Older fathers' children have lower evolutionary fitness across four centuries and in four populations

Article OPEN
Arslan, Ruben C.; Willführ, Kai P.; Frans, Emma M.; Verweij, Karin J. H.; Bürkner, Paul-Christian; Myrskylä, Mikko; Voland, Eckart; Almqvist, Catarina; Zietsch, Brendan P.; Penke, Lars;
  • Publisher: Royal Society of London
  • Journal: Proceedings of the Royal Society B: Biological Sciences, volume 284, issue 1,862 (issn: 0962-8452, eissn: 1471-2954)
  • Publisher copyright policies & self-archiving
  • Related identifiers: pmc: PMC5597845, doi: 10.1098/rspb.2017.1562
  • Subject: Agricultural and Biological Sciences(all) | Research Article | Immunology and Microbiology(all) | QH301 Biology | paternal age | Evolution | evolutionary fitness | QH426 Genetics | 197 | mutation | Environmental Science(all) | Biochemistry, Genetics and Molecular Biology(all) | genetic load | 5141 Sociology | 1001 | 70 | reproductive success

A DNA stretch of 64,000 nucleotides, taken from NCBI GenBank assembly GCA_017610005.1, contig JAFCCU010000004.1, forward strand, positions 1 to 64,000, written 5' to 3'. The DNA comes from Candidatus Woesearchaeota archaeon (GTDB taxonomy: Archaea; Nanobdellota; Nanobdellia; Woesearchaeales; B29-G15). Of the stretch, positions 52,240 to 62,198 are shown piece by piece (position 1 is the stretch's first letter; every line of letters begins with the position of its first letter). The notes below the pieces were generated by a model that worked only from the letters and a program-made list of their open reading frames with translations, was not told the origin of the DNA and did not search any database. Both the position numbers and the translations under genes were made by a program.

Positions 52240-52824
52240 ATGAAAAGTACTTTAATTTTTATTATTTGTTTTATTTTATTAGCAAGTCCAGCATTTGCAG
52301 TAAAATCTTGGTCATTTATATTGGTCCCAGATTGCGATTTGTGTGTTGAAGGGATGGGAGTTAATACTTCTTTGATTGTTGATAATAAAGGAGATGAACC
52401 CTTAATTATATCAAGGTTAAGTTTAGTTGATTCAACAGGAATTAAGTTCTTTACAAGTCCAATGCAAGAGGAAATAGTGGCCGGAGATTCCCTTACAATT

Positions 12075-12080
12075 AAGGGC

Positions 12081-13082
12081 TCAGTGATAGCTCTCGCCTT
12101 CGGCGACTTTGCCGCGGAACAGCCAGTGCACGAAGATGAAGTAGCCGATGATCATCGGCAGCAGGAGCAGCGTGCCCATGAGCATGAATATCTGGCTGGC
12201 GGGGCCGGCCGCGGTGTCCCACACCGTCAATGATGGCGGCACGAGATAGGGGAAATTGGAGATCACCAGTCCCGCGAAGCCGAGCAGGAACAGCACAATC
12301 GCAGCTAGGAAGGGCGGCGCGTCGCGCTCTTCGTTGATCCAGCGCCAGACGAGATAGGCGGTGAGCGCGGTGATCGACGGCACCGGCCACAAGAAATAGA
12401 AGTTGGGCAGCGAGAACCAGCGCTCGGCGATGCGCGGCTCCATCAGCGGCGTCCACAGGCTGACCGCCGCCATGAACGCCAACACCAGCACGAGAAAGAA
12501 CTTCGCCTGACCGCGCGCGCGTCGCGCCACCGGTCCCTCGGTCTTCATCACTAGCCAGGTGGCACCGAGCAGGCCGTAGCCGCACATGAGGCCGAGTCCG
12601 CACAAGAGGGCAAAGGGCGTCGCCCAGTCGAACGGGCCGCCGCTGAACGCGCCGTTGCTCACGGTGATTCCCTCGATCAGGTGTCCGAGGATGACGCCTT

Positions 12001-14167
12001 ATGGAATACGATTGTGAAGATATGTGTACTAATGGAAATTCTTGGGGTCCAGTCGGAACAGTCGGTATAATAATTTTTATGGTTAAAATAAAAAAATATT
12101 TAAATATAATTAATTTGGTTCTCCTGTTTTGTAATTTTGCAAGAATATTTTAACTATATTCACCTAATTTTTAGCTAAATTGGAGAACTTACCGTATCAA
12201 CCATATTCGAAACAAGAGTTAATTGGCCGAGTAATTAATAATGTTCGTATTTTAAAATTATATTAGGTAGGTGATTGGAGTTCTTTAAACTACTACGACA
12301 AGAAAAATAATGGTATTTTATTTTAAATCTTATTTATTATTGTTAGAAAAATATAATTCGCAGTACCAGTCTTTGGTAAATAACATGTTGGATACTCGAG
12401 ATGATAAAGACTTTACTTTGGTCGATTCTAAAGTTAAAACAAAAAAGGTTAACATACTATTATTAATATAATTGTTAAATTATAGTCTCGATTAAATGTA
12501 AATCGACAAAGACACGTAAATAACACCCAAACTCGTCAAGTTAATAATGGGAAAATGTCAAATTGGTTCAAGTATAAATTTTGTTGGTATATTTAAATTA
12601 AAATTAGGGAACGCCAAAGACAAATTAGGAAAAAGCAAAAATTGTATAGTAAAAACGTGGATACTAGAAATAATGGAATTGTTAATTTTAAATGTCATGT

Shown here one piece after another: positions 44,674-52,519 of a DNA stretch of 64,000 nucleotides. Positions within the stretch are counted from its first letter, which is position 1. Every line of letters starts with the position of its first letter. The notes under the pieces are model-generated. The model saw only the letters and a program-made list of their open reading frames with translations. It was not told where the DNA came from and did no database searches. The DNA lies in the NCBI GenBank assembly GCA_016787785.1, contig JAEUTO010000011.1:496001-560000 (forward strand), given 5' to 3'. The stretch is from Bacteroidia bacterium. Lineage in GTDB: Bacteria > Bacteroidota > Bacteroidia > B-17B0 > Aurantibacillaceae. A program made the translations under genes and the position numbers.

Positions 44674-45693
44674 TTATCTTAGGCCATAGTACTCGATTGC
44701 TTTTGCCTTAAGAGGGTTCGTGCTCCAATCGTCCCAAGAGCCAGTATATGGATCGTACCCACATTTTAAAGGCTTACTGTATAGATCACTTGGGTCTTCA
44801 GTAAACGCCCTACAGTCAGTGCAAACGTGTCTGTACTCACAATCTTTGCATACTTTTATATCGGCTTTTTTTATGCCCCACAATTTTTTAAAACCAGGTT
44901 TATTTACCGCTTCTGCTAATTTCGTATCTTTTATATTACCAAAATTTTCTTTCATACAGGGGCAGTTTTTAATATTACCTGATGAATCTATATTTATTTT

Higher paternal age at offspring conception increases de novo genetic mutations. Based on evolutionary genetic theory we predicted older fathers' children, all else equal, would be less likely to survive and reproduce, i.e. have lower fitness. In sibling control studies... View more
Share - Bookmark